College Applications in the United States – The background

This is the first in a series of posts that will appear over the next few months about the college application process in the US, and in particular the numbers aspect of that process. But first, some background.

Applying to college in the United States is a head-spinning, gut-churning merry-go-round for high school seniors and their parents. The process starts as early as ninth grade, when students have to decide about taking SAT IIs. (There’s a school of thought that it’s a good idea to take, say the biology SAT II right after you’ve taken the course in ninth grade. There’s another that says it’s better to wait, and take it during the year the student is taking AP Biology.) Everything accelerates as the student advances through school, taking PSATs, SATs, and Advanced Placement tests. (And that description doesn’t begin to touch how the parent feels as she watches her child’s progress.)

Many things have changed in the college admissions landscape over the past 25-30 years, since the parents of today’s high school students applied to college. The Common Application has made applying easier, at least in some ways. The US News and World Report and other college ranking systems have made some schools appear more desirable. Web sites like College Confidential help students pick schools they are likely to be accepted to. The entire college application process has become the subject of academic study. It can be overwhelming.

And with vast amounts of information available, it’s hard to get a sense of the big picture. Today I describe the general landscape. Later posts will cover what colleges are looking for in their applicants, the substantial amounts of information available to colleges and applicants, the Common Application, the ranking system and some critiques of it, tuition and financial aid, the impact on students, and some recommendations for the future.

According to the US Department of Education National Center for Education Statistics, there are more than 2200 four-year degree-granting public or private not-for-profit colleges and universities in the United States, and additional two year public and private colleges and for-profit two and four year programs. Nearly 20 million students are enrolled in post-secondary education. According to the National Association for College Admission Counselors, colleges accept 67% of their applicants.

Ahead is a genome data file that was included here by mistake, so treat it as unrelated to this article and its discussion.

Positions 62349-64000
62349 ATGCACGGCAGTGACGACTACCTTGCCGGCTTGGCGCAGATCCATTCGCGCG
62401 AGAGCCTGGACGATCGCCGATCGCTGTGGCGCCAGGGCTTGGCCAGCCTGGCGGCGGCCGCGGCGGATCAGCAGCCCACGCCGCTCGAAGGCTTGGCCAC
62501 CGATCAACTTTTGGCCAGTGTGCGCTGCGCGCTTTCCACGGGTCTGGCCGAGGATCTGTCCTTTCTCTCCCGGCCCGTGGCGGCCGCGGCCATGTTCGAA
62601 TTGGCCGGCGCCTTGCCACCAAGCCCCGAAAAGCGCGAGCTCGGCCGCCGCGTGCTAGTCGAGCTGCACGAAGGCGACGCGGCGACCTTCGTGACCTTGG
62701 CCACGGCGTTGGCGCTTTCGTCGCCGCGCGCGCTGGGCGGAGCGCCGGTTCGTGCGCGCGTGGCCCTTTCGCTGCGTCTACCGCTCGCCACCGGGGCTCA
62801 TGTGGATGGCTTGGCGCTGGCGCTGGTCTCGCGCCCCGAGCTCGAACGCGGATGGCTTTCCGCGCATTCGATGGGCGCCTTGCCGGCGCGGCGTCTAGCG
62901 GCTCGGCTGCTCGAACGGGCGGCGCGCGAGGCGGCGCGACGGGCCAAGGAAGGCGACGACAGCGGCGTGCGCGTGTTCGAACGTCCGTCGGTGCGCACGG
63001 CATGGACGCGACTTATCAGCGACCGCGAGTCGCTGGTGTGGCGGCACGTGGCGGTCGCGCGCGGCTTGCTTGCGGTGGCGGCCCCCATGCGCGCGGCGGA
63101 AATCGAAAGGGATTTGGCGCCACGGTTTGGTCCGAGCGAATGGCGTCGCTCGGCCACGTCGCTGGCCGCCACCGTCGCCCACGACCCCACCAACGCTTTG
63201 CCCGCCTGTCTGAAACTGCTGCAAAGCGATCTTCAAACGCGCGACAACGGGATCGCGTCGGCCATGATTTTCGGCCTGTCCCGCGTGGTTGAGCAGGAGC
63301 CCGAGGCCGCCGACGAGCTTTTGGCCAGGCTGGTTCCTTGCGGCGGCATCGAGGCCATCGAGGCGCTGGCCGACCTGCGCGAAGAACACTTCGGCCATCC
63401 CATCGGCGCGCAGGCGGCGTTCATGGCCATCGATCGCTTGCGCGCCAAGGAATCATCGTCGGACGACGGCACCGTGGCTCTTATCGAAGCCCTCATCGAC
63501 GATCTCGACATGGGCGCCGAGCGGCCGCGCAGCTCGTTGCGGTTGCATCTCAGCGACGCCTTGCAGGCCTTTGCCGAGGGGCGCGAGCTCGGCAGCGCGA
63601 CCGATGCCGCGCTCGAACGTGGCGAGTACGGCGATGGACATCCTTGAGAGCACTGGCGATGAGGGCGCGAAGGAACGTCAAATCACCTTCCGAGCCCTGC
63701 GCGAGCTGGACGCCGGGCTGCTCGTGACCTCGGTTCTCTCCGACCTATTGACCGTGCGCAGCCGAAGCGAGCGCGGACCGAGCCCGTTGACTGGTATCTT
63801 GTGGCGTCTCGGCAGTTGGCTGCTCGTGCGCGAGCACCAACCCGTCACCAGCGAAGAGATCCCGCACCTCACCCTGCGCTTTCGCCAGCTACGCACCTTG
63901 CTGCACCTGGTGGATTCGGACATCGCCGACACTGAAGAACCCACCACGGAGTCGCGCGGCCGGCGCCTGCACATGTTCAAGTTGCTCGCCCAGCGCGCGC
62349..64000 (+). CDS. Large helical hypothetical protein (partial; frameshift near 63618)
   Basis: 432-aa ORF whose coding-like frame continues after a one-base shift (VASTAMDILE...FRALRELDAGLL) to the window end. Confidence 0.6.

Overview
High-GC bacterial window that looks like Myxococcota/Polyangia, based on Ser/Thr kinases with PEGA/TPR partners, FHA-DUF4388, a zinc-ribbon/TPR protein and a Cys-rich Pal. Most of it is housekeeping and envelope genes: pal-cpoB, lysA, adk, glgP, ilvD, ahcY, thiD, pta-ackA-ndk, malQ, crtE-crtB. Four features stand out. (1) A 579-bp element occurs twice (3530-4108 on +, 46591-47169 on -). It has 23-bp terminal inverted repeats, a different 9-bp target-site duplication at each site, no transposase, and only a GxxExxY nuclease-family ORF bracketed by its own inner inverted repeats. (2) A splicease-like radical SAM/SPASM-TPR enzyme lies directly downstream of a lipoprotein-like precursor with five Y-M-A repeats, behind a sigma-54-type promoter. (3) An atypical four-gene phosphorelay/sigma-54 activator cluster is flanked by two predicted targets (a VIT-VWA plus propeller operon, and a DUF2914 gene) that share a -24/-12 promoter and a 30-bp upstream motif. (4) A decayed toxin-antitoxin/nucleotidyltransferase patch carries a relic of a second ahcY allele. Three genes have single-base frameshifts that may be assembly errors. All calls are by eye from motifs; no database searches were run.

But for students seeking admission to the handful of selective or highly selective colleges, these numbers provide no comfort. (What makes a college “selective” will be the topic of a later post.) The number of slots available in these approximately 75 colleges has stayed more or less the same over the last 30 years, while the number of students applying to them has increased. (At least one study suggests that this is true regardless of the size of the cohort graduating from high school.) Fewer than 40% (or, in some cases, fewer than 10 or 15%) of applicants will get into those colleges.

So – overall acceptance rates of 67%, with hysteria over a few thousand spots. What happened? A lot of things, as the succeeding posts will show. One big change, as one academic study points out, is that over the last 30 years, the college market has changed from a local or regional one to a national market. High school graduates once went to a local or regional school, and only a few went to a faraway college. Now, colleges try to attract students from far away, and many students travel across the country to attend college. A number of factors have contributed to the change. The author singles out new ease in travel and communications (cell phones, Skype, Facebook, and nationwide calling plans) as two main factors making students more willing to travel further from home to attend college. The Internet has allowed colleges to market themselves directly to student in-boxes. And the rise of the Common Application, particularly the electronic version, has meant that students can apply as easily to distant colleges as to nearby ones. (And to more colleges, but that too will be the subject of a later post.)

This is the first in a series of posts about the college application process based on work done in collaboration with Michelle Slatalla.

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